This blog is a part of a very unique yoga challenge led by my dear friend and fellow yogi, Susanna Barkataki – the Dare to Discuss Yoga Challenge. Both of us feel quite deeply about cultural appropriation and bring an authentic purpose to shine through constructive discussion, dialogue and education to make people (yogis & non-yogis) aware – to ‘lessen the appropriation and up the honor’, in Susanna’s words. In support of the challenge and the work, I shall be blogging my introspection and reflection here to share the conversation and build the cumulative effect.

Day 12: White Supremacy in Yoga

white supremacy yoga માટે છબી પરિણામ

As a yogi based in India, it is easy to assume that white supremacy in yoga does not affect us, right?


A few months ago I was teaching a private student. During our zero session, she was demonstrating the asanas that she knew and confessed that she was a self-taught yogi – self-taught from YouTube and other online free videos. Needless to say, she was a huge fan of some of the Internet’s Superstar yoga teachers and was pleased with a lot of the things she had learnt, but was missing out the human touch.

All that aside, I was busy self-managing my internal conflict. Here was an Indian student, who had never stepped out of India, looking to fine-tune & improve her practice – asanas that she had learnt from a teacher on the internet, asanas that she only knew the English names of. I’m not one to shame a student for not knowing the Sanskrit names – but I was offended… deeply offended.

Awhile later, when I was discussing teaching curriculum with another senior teacher in the yoga community, she happened to mention another popular online teacher who was ‘brilliant’! I’ll be very honest, I didn’t know who she was at the time. I had to come home and do a Google search to find a hot-pants or bikini clad, able-bodied, toned abs, blonde yogi teaching asanas all in good form…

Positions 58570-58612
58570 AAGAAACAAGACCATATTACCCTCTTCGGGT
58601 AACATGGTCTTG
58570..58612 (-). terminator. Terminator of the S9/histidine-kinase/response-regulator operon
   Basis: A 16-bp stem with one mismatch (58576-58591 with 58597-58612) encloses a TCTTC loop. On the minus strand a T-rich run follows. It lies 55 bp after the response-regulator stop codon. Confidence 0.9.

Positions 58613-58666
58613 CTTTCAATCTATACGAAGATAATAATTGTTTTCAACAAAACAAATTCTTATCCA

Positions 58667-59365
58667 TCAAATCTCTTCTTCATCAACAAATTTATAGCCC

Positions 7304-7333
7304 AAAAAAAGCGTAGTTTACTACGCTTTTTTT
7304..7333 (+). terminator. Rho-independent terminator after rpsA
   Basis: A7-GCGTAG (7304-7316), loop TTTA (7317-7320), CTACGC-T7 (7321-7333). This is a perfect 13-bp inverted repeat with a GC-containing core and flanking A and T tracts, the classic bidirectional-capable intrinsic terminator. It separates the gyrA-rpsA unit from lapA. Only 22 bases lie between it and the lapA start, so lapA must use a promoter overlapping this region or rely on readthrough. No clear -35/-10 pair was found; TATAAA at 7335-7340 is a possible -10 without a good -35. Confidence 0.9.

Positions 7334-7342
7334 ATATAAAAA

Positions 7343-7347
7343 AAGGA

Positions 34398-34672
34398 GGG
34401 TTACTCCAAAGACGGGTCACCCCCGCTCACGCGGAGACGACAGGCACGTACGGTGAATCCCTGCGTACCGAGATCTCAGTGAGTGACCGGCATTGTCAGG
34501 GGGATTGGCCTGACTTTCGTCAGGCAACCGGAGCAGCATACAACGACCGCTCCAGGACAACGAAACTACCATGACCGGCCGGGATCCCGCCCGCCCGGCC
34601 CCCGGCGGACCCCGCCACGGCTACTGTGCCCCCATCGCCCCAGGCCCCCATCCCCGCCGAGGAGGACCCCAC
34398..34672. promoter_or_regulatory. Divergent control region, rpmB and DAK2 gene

And I thought to myself, ‘Hmmmm… These are the teachers we are studying from. What does this mean for us?’

I couldn’t quite tell what exactly I was feeling… I know brilliant teachers right here in India in various cities in India, who teach awesome classes, and I  know they teach is regular tracks or yoga tights. Some keep their classes highly engaging and help their students pick up on the philosophy of yoga while others, strictly focus on asana – regardless, these were ‘homegrown’ yogis.

Now, I’m not actually being offended at the choice of yoga wear. What I am concerned about it the repackaged version of yoga that India is importing…. and in the process losing out our own heritage of traditional wisdom.

Many years ago, when I was learning a mantra for a part of my studies in the US, I had offered them feedback that one of the words on their recording was incorrectly pronounced and should be corrected. I  had read the mantra is Sanskrit and knew that the recording was obviously incorrect. The response didn’t acknowledge my concern, instead, I was given an explanation that pronunciations in various parts of India differed! Which, by the way, is true for local dialects, but not true for Sanskrit and the sounding of an ending consonant. Anyway, it that wasn’t bad enough, I was told to learn it for the exam the way it was recorded and later on I could chant it however I wanted!

Back then, I knew I felt offended and dismissed when it was a part of my culture that was being dismissed. At another event, there was this couple selling mandala art that was being sold for hundreds of dollars – and I noticed that the art just had a bunch of Hindi / Sanskrit / Devnagari script letters and vowel matras just randomly thrown together. When I pointed it out to the vendor quietly, needless to say, I was rewarded with a hostile look and a clear indication to keep away from his potential customers.

Back then, I hadn’t even heard of cultural appropriation, but as I recall these incidents today, I realize that yoga has been traded off in some places where the colonization still is rampant…. and us desi teachers are either tokenized or marginalised – both in and out of our own country.

I see that I am bringing a very different conversation to India, but I am probably also at a very good position to engage in a very unique conversation outside of India too. Here are some of the ways that I can be a part of changing the narrative and this culture:

  • Active engage with the larger yoga community, globally, in bringing a homegrown desi flavour and Indian yoga heritage to the conversation.